The coal ministry has given Coal India Ltd the target to double its output by 2019, a move that should be hailed for its boldness given that the PSU is struggling with production. However, on a closer scrutiny of CIL’s pipeline of new blocks which are expected to contribute the bulk of additional production, the target appears a bit optimistic. The reason is, most of these projects are caught in land acquisition hurdles and running behind schedule by up to five to seven years.
These projects are unlikely to start production on time unless their land acquisition issues are addressed quickly. The Centre will have to get state governments to facilitate land acquisition for these projects. However, there is little incentive for state governments to go the extra mile to lend support to CIL projects and , according to sources, the Centre has not put in place any mechanism to get states on board.
Coal secretary Anil Swarup in October reviewed the development status of CIL’s 25 upcoming blocks with a combined potential to produce nearly 230 million tonnes of coal. It emerged from the review that most of the projects are unable to move due to difficulty of acquiring land.
CIL has identified 126 new projects to take up during the current 12th Plan period (April 2012-March 2017) with a production potential of 438 million tonne. Out of these, 60 are projected to contribute about 88 million tonne of coal during 2016-17. If these projections go wrong, the goal of increasing domestic coal production to 1 billion tonne by 2019 could remain elusive.
Significantly, CIL has consistently failed in meeting its annual output target in recent years. It was mainly because the PSU failed to start new projects or expand capacity at existing ones due to land acquisition issues.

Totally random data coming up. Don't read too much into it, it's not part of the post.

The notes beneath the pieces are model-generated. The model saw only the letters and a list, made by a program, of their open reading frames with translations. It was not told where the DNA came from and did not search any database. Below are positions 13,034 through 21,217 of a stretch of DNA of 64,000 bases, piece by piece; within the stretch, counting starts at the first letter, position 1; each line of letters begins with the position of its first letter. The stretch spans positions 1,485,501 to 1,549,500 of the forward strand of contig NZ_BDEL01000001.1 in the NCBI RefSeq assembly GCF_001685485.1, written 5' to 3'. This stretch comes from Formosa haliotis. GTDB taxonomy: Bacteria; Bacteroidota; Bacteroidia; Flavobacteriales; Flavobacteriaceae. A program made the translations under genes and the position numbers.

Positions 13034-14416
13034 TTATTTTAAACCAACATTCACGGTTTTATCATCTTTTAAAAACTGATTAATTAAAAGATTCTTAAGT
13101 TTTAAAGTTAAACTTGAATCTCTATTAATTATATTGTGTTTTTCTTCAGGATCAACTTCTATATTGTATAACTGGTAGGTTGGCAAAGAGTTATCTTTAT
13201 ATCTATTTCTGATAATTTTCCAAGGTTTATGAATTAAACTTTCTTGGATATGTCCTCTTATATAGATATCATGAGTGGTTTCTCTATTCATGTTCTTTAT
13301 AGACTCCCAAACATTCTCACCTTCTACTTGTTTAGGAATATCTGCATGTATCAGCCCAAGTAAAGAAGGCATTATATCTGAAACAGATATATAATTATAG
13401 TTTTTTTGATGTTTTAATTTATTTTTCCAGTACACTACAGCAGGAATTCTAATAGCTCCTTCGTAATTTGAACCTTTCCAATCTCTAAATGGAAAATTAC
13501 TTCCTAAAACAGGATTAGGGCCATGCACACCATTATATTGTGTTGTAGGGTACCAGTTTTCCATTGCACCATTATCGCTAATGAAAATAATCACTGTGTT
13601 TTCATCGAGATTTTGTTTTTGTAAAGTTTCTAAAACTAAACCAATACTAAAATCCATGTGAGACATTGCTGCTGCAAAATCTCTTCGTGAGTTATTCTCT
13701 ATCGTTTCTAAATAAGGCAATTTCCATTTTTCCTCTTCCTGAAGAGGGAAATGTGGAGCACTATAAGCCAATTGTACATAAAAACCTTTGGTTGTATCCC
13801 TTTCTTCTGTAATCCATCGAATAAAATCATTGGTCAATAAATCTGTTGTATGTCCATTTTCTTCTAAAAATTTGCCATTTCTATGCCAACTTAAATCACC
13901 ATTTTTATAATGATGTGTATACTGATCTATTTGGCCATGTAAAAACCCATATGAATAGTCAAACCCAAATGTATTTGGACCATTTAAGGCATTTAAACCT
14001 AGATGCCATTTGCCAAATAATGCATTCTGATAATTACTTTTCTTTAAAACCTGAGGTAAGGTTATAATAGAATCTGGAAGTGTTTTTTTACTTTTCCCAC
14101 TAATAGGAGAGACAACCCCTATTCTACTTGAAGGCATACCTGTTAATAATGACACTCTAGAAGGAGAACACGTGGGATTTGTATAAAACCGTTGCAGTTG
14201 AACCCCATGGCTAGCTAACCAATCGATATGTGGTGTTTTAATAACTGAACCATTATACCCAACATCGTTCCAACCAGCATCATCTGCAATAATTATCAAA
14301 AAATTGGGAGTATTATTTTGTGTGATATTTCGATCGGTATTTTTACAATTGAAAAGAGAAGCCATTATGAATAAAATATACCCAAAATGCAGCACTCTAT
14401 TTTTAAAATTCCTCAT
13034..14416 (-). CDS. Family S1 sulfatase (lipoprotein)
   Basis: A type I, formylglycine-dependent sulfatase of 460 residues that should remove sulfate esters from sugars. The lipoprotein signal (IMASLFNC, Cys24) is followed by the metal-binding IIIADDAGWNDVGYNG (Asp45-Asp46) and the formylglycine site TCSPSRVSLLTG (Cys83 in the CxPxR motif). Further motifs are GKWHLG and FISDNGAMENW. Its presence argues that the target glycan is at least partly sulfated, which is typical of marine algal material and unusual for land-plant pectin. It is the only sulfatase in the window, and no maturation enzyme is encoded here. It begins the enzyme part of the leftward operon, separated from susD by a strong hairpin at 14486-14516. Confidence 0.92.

Meanwhile, the coal ministry is pursuing auction of captive coal blocks deallocated by the Supreme Court with a missionary zeal to increase domestic coal availability for industry. However, the million dollar question is, will these captive mines be able to secure clearances and acquire land on time to ramp up production? The way state-owned NTPC has struggled to acquire land for its captive mines does not offer much hope for other players.
CIL accounts for 80% of domestic coal production and any big shortfall in its output target could necessitate a sharp hike in the country’s coal imports, which is already growing at 18% annually. It is high time the Centre came out with a credible idea to secure the active support of state governments in expediting land acquisition for coal mines, besides addressing issues of last mile connectivity and rake shortages.